The federal government is adding some new sanctions against Russia in response to the poisoning of a Putin critic and whistleblower and his daughter in England. He will no doubt use that to claim that he’s been really tough on Putin, but the truth is that federal law requires it. He had no choice in the matter.
The Trump administration said Wednesday it would impose extensive new sanctions against Russia, banning a wide range of exports and other measures, as punishment for its use of a nerve agent in an attempt in March to assassinate British citizen and ex-Russian intelligence officer Sergei Skripal and his daughter.
The sanctions again highlighted the gap between President Trump’s conciliatory language toward Russia and the tough position taken by many in Congress and within the administration itself.Trump, who has resisted congressional insistence on additional sanctions on Russia for election interference and other activities, appeared to have had little choice in the matter, however. Under a 1991 law, he was required to act once the administration determined Russian responsibility for a chemical or biological weapons attack.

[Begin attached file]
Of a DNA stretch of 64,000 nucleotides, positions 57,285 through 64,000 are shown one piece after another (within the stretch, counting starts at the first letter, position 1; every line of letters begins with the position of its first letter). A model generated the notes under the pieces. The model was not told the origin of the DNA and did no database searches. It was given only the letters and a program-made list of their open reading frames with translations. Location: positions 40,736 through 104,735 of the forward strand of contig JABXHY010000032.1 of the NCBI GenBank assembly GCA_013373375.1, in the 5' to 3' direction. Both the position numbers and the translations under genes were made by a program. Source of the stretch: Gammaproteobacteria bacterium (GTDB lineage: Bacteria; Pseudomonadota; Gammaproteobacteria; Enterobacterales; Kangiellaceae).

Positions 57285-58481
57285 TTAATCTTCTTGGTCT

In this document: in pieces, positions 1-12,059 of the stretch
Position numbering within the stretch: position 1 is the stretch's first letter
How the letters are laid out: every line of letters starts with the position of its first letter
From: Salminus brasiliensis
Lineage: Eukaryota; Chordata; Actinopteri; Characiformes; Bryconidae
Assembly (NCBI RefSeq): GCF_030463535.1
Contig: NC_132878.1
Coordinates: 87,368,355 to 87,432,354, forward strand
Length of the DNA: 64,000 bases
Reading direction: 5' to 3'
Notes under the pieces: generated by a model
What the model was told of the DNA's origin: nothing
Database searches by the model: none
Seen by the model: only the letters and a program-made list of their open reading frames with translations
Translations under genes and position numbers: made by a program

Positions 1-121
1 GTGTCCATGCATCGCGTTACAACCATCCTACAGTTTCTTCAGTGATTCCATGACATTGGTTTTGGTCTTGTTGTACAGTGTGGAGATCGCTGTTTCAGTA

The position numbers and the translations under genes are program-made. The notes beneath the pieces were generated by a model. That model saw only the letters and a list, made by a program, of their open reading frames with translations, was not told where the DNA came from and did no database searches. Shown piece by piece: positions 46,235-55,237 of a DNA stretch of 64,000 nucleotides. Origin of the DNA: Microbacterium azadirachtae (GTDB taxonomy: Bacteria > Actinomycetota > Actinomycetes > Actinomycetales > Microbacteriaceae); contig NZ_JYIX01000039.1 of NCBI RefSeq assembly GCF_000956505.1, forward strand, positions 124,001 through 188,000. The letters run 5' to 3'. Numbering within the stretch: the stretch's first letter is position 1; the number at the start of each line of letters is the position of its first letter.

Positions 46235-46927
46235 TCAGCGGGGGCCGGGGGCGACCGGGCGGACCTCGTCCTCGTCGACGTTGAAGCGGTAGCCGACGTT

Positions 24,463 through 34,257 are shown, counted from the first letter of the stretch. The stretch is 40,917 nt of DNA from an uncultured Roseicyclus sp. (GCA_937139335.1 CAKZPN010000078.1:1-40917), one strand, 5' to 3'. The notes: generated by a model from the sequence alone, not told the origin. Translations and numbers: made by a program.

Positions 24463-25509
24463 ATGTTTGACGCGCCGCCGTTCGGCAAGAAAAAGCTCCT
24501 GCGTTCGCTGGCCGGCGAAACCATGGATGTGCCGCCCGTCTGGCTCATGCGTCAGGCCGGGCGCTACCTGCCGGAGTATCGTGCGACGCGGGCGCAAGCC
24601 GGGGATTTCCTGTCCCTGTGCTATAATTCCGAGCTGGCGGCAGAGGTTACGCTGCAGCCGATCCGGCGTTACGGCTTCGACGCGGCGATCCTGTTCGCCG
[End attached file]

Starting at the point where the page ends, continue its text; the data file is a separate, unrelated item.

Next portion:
A release from the State Department said that such determination had now been made by Secretary of State Mike Pompeo over the attack this spring in Salisbury, England — following a British government conclusion that the administration had said months ago it accepted.
If he could have gotten out of it, I have no doubt he would, just like he wanted to avoid sanctioning Russia over election interference but was forced to do so when Congress passed a bill requiring it with only three dissenting votes, a margin he could not overcome with a veto. But he’s more than happy to use any argument at his disposal, no matter how dishonest or disingenuous it is.